If you're not already making use of Office 365 and your 1tb (that's a lot) of online storage, then you should be.
All you need to know is your school email address and normal school password. Then you can log in at the office 365 portal here.
Reasons you should be using it:
Watch the video below for more information.
I've recently been developing an application at school which pulls class data out of our management system and spits out an editable seating plan. It's meant to be an easy to use, press one button and don't worry about it job.
After a few evenings of programming I had something that worked fairly well and got to the point where I needed to test it with some different data sets to make sure it didn't throw its toys out of the pram when presented with unexpected information.
I got to a point where I thought it was pretty much finished and off I went down to the technicians office to share what I'd been doing and get them to test it out for me. So, there I was, clicking away, showing how you could go back, change your mind, change options, load a different data file and so on and it was all working as it should.
No. I lie. As is so typical in computing, what works perfectly for you every single time will inevitably die in a hideous fashion as soon as you present it to anyone. Its like oranges and bananas in your fruit bowl - they're fine until you walk out of the room, at which point they immediately go soft, brown or gooey.
I fired it up, loaded the data file and showed how it works. At which point I changed one of the options and suddenly all the data disappeared. I then uttered the words that all people who work in IT say when they have absolutely no idea what's going on - "that's interesting" which translated means, "I've broken it and have no idea how, why or what I'm going to do about it."
If you were in my class I'd now suggest that you bung a break point in the program at a sensible point and then step through using the debugger to find out what's going on. So, once I'd got to the point where I could replicate the error every single time, this is exactly what I did, and this is where it gets weird.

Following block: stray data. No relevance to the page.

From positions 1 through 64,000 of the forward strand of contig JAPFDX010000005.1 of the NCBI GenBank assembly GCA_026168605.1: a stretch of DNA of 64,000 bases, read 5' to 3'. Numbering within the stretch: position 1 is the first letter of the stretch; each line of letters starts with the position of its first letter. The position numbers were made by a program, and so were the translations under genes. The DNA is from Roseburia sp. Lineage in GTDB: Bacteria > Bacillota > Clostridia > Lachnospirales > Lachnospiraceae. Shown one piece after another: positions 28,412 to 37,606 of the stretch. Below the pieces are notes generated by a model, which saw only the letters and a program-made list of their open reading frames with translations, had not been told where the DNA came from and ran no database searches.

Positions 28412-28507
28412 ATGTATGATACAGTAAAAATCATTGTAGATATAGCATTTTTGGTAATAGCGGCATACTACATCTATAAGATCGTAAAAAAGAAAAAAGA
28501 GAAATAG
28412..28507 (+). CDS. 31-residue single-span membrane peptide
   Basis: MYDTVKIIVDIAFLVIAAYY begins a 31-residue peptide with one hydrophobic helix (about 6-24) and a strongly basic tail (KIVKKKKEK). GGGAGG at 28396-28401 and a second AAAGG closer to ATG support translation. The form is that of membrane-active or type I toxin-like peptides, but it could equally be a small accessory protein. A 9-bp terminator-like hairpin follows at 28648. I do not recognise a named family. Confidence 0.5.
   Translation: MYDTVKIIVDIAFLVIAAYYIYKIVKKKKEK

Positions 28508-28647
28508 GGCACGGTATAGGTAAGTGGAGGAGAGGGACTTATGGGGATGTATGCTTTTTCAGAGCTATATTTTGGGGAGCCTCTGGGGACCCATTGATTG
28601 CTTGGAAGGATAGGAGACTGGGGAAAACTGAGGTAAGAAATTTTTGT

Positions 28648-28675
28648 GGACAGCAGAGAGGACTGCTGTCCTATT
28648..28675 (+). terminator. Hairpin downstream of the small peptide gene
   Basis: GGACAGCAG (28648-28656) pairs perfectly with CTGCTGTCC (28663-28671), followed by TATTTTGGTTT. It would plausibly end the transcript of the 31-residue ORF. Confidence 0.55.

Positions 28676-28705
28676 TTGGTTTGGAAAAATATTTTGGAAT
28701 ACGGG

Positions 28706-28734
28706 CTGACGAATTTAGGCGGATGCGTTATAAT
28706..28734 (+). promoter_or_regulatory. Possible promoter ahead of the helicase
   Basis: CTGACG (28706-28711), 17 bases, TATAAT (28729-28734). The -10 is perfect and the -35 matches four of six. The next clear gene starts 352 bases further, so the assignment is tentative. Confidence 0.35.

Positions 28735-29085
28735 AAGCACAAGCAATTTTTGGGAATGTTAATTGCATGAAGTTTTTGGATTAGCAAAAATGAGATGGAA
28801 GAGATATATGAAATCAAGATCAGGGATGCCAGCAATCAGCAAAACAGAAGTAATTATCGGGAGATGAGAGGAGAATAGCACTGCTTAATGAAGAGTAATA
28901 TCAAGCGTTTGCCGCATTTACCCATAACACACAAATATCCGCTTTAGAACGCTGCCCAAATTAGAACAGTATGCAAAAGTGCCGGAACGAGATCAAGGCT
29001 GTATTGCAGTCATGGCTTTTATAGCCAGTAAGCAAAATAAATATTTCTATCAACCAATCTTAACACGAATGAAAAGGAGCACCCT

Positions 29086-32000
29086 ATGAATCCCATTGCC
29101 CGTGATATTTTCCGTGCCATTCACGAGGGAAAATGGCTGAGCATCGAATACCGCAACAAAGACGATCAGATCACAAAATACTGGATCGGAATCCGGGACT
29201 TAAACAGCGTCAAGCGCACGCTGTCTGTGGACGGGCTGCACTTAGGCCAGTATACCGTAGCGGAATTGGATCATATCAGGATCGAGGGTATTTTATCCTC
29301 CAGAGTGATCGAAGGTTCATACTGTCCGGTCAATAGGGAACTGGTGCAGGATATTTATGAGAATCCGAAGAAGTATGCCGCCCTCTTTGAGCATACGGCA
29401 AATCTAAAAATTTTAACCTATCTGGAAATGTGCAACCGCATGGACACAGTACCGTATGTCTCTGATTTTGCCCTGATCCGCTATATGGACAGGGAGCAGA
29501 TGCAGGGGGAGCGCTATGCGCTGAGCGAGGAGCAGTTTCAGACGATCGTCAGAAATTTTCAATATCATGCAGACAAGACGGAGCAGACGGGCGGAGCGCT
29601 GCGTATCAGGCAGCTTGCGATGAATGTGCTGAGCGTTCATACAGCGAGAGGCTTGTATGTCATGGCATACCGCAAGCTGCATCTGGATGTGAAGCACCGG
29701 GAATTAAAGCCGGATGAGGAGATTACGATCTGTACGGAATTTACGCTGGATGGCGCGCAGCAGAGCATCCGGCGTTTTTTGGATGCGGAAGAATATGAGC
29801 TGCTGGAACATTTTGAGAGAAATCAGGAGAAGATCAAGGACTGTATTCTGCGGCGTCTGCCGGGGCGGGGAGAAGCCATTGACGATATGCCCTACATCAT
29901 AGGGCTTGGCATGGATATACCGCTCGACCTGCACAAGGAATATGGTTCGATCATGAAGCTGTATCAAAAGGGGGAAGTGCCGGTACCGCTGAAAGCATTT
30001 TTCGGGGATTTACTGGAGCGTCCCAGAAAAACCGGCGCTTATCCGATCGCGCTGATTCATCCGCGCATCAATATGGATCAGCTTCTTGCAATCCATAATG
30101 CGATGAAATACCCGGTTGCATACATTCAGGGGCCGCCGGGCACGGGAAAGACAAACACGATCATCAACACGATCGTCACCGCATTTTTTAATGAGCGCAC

You can switch off now if you're not interested in the beardy bits...
The data in my program is stored as a list of objects, which when a button is pressed is then passed to another form which then rearranges the data into the order the user selects and then fills the form in the layout requested. None of the code is destructive and once the form is closed, the data is re-sent from the main form if another plan is required.
What was happening was at some point the list of objects was being cleared - which should be fairly easy to pin down. So I started following the program and watching the contents of the list at each stage.
The code would run first time without any issues whatsoever, but click the button a second time and this time when a certain sub routine returned, the list would be empty. The strange thing was that at the end of the sub the list was populated, but on returning was cleared.
"it's a byref, byval problem!" I can hear you say. "Think about the scope!"
I'd agree with you, but if that were the case the list would be cleared every time. Nothing had changed, the exact same code was being run. First time, fine. Second time, not fine.
Scratching around for a solution I then commented out one line of code. This line was before the list was finally populated at the end of the sub routine and the debugger had shown worked fine.
It worked. No bug any more.
This was mind bending for so many reasons - the line didn't empty the list on the first run through, didn't empty the list when debugged and wasn't the point at which the list was disappearing in the debugger - this was happening 3 or 4 statements later! But yet... it fixed the problem.
This happens in programming sometimes. You can do something that absolutely shouldn't work or shouldn't have any effect on anything and yet you'll get bizarre results. I'm still lost as to why this fix worked, but considering my code isn't going to risk anyone's life, I think I'll take it and walk away...!